Story: Worse Fates Could Befall Us
Author: elude (arsepoetica)
Story URL: Story Link 1
Alternate URL: Story Link 2
Word count: 14,800
Summary: A desperate Wickham, on the run from alarming debts in Meryton, encounters a Miss Bennet at an inn, just as he believes someone has caught up with him. His subsequent actions affect the fates of several, in ways that no one could have foreseen.
It is rare for me to latch on to a Jane-centric story. I love sweet Jane; she just isn’t sufficiently fiery or flawed to capture my imagination in most stories the way that Elizabeth does. But in this story, I was sucked in to Jane’s tale right away. Although she is written very true to canon, we get to see a side of Jane that is not fully explored in P&P. Her depth of emotion, which is certainly alluded to in the book, is more fully experienced in this fic. It is very easy to imagine Jane becoming caught up in the excitement that develops in this story, and both her mistakes and her quick thinking all feel very true to her character, as do her sweet attempts to protect the Colonel from his own nobility.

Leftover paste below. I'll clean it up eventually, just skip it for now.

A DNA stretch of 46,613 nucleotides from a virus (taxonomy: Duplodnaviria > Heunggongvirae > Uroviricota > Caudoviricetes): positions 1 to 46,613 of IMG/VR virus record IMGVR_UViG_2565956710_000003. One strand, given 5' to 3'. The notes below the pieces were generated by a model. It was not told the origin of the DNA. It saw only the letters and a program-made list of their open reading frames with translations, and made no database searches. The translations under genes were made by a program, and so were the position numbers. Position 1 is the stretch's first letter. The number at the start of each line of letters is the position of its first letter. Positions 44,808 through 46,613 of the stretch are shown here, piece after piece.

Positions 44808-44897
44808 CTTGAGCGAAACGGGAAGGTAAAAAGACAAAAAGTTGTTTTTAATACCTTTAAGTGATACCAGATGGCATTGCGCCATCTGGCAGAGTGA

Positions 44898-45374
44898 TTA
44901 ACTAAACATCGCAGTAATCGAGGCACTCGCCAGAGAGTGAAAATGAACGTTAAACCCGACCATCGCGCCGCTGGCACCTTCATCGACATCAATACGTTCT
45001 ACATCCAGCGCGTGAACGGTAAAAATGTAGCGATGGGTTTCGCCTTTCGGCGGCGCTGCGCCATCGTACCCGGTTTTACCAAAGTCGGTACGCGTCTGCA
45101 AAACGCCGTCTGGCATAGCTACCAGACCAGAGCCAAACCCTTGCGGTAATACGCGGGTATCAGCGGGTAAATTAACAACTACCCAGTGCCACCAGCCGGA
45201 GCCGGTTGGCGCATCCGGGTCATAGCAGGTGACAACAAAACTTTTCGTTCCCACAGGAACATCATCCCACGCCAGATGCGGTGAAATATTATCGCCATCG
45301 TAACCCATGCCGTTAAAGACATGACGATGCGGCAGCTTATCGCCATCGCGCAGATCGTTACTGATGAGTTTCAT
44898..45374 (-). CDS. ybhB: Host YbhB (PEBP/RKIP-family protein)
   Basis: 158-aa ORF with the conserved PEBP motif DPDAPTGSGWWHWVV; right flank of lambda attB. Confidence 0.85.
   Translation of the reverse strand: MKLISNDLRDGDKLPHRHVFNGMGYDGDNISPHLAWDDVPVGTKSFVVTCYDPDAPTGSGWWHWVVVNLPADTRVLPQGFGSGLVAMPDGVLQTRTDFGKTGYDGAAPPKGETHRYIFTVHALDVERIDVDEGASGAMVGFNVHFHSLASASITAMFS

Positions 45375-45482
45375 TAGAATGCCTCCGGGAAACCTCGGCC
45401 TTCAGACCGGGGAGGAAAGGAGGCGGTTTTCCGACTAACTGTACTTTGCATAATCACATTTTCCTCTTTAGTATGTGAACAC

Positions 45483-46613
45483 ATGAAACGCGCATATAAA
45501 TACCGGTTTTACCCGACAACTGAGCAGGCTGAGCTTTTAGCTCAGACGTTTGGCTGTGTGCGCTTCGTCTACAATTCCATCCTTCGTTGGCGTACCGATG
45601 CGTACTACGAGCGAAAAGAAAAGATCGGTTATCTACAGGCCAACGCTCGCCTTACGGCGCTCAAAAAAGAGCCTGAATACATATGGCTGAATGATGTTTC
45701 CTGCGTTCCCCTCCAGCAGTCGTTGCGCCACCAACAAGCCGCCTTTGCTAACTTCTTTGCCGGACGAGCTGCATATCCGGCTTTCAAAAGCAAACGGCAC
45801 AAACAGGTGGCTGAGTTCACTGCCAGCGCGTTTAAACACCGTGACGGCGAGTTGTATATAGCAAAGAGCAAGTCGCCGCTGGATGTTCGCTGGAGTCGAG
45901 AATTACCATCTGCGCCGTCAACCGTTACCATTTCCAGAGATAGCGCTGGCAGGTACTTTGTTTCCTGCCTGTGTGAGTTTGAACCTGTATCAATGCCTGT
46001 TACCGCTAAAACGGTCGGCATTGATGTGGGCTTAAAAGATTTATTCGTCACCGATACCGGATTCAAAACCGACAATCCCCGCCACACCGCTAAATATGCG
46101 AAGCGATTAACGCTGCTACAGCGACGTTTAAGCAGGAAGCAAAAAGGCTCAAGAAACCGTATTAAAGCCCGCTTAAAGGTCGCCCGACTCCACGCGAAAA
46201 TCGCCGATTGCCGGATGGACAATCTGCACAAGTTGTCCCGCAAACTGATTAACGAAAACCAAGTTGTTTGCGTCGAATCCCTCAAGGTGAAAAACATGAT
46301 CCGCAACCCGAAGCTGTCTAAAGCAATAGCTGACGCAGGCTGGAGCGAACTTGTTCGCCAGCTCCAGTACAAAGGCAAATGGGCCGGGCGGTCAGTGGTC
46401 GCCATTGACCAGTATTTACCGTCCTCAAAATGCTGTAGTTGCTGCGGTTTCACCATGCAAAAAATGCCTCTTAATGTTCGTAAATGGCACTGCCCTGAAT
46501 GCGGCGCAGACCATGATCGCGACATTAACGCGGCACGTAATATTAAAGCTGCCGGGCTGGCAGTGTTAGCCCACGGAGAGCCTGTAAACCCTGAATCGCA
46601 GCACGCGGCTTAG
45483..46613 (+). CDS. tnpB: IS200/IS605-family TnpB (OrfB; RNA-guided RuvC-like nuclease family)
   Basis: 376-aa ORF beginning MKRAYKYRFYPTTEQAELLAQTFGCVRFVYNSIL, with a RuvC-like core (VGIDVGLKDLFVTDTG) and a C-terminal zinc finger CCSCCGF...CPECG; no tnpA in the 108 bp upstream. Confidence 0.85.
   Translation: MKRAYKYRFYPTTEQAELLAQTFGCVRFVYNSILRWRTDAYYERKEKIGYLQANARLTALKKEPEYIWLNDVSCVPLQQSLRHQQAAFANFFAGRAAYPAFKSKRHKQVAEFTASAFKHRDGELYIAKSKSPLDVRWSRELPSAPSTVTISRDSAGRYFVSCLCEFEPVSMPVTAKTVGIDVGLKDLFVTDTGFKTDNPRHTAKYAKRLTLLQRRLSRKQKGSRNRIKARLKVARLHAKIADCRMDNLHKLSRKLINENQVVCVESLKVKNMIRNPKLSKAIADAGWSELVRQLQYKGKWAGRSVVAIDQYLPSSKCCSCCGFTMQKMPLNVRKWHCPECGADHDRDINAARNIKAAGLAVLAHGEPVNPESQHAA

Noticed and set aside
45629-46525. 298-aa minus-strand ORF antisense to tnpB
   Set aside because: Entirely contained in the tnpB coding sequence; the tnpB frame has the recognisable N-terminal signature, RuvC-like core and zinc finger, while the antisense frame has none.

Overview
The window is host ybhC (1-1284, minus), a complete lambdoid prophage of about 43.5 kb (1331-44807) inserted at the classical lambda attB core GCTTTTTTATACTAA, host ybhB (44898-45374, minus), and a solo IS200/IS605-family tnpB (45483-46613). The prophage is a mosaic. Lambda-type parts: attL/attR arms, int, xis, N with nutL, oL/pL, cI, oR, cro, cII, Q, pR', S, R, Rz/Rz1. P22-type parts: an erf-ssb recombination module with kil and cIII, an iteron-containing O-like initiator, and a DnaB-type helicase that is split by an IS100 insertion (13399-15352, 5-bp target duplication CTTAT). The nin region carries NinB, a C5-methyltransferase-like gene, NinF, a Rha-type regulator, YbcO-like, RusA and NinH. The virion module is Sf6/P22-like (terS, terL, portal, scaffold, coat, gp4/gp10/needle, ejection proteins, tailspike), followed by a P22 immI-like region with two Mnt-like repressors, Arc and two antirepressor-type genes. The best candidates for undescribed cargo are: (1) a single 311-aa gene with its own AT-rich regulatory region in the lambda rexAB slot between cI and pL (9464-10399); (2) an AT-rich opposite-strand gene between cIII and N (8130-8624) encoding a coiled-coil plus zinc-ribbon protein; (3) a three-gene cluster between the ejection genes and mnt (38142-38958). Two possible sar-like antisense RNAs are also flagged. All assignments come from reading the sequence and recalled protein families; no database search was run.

In addition, I’ve always been fond of Jane/Col. Fitzwilliam pairings, though there don’t seem to be many out there. So I loved how this author approaches that pairing in a way that feels so very logical. As Elude writes the pair, it’s so easy to imagine Jane and the Colonel as a perfect compliment to one another. Elude’s Colonel has so many of the traits that Jane appreciated about Mr. Bingley – he is gentlemanly, caring, cheerful, smart, amiable and warm – and yet he also has more of a backbone and, to my mind, would not need to lean upon Jane’s strength as much as Mr. Bingley might have. Rather, it’s easy to imagine in this story that Jane would be able to look up to and depend upon the Colonel in a way that would lead to a more lasting respect and affection.
My only critique: I had to search for a bit to come up with something to critique in this lovely story. 🙂 I can only think to mention the inclusion of a famous bit of dialogue from “The Princess Bride,” which is spoken here by Jane and Col. Fitzwilliam. As much as I love that movie, I found it to be a distracting, inorganic insertion, taking me outside of the captivating story for a moment. In spite of the author’s good efforts to work the quote in naturally, it just didn’t quite work for me. Given how much of the story I love, though, that’s a rather minor quibble.